Although each Treaty Body focuses on a different treaty, the tools or outputs that are available to the Treaty Bodies are basically the same, with some procedural variations.
This section focuses on the following key output of the Treaty Bodies:
All Treaty Bodies produce general comments - sometimes referred to as general recommendations - which serve as authoritative guides on the interpretation of the particular Treaty that they are monitoring.
General comments can provide substantive guidance on specific provisions of a treaty, or may provide more general guidance, such as what information should be submitted by States on their reports to the Treaty Bodies. General comments also deal with wider, cross-cutting issues, such as the role of national human rights institutions, the rights of persons with disabilities, violence against women, and the rights of minorities.
General comments and recommendations not only assist State parties to implement the treaties, but can also be used by human rights defenders to monitor and advocate for full treaty implementation, thus strengthening the enjoyment of specific rights by rights holders.
General comments may vary in length and complexity, and can sometimes take the form of ‘commentaries’ on particular provisions of a treaty. They may also be revised or replaced as the experience of the Treaty Bodies increase, or as new developments emerge within a particular area. General comments and recommendations may also be produced jointly by more than one Treaty Body.
The process for developing and adopting general comments or recommendations includes three stages: consultation, drafting, and adoption. Treaty Bodies normally choose to incorporate expert advice from various stakeholders, including NGOs, into the drafting of general comments.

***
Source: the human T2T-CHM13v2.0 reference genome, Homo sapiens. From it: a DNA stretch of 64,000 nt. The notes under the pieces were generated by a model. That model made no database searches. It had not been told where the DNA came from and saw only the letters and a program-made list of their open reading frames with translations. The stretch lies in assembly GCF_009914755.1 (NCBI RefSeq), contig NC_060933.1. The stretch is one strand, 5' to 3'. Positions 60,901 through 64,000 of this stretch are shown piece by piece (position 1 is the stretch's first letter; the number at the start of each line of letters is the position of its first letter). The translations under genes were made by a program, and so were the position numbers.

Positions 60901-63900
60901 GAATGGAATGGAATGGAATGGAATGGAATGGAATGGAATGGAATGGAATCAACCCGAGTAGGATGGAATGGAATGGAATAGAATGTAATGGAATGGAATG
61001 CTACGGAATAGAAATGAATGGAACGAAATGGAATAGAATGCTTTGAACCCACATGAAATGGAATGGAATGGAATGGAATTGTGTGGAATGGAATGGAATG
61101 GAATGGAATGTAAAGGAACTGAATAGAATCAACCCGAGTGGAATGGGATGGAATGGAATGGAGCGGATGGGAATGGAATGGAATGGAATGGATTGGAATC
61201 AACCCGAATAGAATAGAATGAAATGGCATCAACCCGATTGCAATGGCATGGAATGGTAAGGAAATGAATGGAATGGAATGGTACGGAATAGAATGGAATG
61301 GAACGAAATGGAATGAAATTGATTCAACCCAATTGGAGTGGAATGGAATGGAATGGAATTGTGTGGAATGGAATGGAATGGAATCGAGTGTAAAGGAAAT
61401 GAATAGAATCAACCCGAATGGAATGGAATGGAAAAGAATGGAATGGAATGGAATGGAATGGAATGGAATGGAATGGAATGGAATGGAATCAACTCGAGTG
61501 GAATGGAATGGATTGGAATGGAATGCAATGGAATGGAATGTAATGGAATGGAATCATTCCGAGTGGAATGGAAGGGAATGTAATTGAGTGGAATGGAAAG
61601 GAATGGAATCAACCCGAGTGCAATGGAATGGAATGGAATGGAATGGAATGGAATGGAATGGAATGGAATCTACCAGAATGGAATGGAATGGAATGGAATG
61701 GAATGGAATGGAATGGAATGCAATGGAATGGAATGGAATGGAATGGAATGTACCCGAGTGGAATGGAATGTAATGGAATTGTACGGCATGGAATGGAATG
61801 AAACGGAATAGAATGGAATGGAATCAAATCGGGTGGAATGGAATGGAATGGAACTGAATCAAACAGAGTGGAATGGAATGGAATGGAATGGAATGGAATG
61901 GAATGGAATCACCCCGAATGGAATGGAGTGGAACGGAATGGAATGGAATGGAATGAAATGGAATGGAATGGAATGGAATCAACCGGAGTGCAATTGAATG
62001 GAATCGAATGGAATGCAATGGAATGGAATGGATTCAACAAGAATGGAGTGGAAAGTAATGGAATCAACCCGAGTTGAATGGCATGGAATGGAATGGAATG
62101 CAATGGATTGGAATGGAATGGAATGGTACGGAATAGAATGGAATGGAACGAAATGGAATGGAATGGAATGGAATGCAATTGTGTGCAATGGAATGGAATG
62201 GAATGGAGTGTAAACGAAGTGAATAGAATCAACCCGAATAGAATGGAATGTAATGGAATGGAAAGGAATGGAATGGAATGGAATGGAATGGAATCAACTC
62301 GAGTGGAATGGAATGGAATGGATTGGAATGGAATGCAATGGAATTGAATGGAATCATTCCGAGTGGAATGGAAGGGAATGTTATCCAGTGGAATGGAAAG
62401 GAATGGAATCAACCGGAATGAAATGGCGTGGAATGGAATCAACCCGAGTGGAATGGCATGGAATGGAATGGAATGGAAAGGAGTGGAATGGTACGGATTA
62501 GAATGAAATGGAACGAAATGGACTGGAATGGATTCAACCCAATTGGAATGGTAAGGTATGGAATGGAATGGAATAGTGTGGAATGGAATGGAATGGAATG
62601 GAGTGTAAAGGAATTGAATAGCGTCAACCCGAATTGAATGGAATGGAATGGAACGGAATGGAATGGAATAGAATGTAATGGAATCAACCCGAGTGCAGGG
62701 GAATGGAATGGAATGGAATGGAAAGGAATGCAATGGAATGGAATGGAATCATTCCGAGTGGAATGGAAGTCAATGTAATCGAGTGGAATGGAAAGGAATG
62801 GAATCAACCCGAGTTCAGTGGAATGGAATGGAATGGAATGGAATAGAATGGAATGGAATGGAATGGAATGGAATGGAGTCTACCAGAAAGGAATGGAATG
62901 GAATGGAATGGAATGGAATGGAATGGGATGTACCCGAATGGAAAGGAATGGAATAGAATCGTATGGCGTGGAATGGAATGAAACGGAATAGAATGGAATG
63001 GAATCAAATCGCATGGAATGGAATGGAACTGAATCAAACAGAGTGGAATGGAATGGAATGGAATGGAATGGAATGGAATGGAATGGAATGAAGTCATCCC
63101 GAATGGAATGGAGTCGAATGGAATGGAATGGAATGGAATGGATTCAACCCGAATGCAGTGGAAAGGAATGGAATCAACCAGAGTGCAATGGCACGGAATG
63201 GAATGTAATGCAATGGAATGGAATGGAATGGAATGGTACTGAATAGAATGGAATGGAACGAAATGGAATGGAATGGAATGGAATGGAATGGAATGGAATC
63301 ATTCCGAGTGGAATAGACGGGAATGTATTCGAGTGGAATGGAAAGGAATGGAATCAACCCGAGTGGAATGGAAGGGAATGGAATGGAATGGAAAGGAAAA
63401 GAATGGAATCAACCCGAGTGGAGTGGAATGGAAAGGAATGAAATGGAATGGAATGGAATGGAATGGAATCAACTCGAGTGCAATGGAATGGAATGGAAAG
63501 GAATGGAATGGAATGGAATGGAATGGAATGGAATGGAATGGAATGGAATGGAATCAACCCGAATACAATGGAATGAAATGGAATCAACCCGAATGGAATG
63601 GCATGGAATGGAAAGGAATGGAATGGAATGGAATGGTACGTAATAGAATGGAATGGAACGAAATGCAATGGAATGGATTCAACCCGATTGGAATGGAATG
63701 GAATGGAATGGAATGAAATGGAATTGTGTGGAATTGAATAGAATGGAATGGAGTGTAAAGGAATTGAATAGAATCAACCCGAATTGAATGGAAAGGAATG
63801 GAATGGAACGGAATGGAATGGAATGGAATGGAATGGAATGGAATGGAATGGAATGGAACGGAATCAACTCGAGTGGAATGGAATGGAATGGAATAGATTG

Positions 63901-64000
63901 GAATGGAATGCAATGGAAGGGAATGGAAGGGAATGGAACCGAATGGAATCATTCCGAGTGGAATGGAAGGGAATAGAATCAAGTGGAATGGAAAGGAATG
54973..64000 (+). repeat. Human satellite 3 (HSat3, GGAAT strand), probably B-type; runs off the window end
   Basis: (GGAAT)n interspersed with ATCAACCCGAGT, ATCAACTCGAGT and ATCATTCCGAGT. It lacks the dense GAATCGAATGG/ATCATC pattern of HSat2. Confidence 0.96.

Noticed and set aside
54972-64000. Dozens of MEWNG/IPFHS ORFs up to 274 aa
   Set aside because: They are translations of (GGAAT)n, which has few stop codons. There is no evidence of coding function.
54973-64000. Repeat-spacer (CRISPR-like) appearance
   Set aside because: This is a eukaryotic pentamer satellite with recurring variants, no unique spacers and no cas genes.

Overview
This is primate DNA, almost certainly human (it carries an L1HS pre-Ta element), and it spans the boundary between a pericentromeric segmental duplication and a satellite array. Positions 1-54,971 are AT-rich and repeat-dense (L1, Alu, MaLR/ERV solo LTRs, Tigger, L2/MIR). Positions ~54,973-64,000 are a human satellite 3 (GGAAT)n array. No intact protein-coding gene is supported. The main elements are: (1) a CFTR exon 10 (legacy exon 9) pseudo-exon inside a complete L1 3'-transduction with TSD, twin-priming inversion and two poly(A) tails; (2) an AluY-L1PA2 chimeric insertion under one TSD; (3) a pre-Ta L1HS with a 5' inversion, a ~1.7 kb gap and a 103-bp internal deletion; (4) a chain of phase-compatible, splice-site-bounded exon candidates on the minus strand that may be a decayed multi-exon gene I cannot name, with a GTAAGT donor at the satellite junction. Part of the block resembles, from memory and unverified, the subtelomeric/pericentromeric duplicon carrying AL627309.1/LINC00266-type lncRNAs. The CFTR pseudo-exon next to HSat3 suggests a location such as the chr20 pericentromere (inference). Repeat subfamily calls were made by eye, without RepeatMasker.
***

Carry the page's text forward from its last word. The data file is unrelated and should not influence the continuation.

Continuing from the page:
Which Treaty Bodies can develop general comments?
All Treaty Bodies, except for SPT (Subcommittee on Prevention of Torture and other Cruel, Inhuman or Degrading Treatment or Punishment), have the mandate to develop general comments or recommendations.
See here for a full list of Treaty Bodies and what each can do.
Examples of general comments:
Human Rights Committee - General Comment No. 36 on ICCPR (Article 6) – The right to life
Human Rights Committee – General Comment No. 30 (Article 40) – Reporting obligations of State parties
CRPD – General Comment No. 3 on CRPD – Women and girls with disabilities
Joint General Comment No. 3 of the CMW and No. 22 of the CRC – International Migration: General principles
For more examples of general comments see ISHR Academy: General comments – Why are they useful?
Go to the previous section and the next sections to find out more about other tools of the Treaty Bodies, including: periodic reviews, individual communications, inquiries, early warnings and urgent actions, and follow-up activities.
For more information on General Comments, including examples of how human rights defenders use them, you can jump to Chapter 3: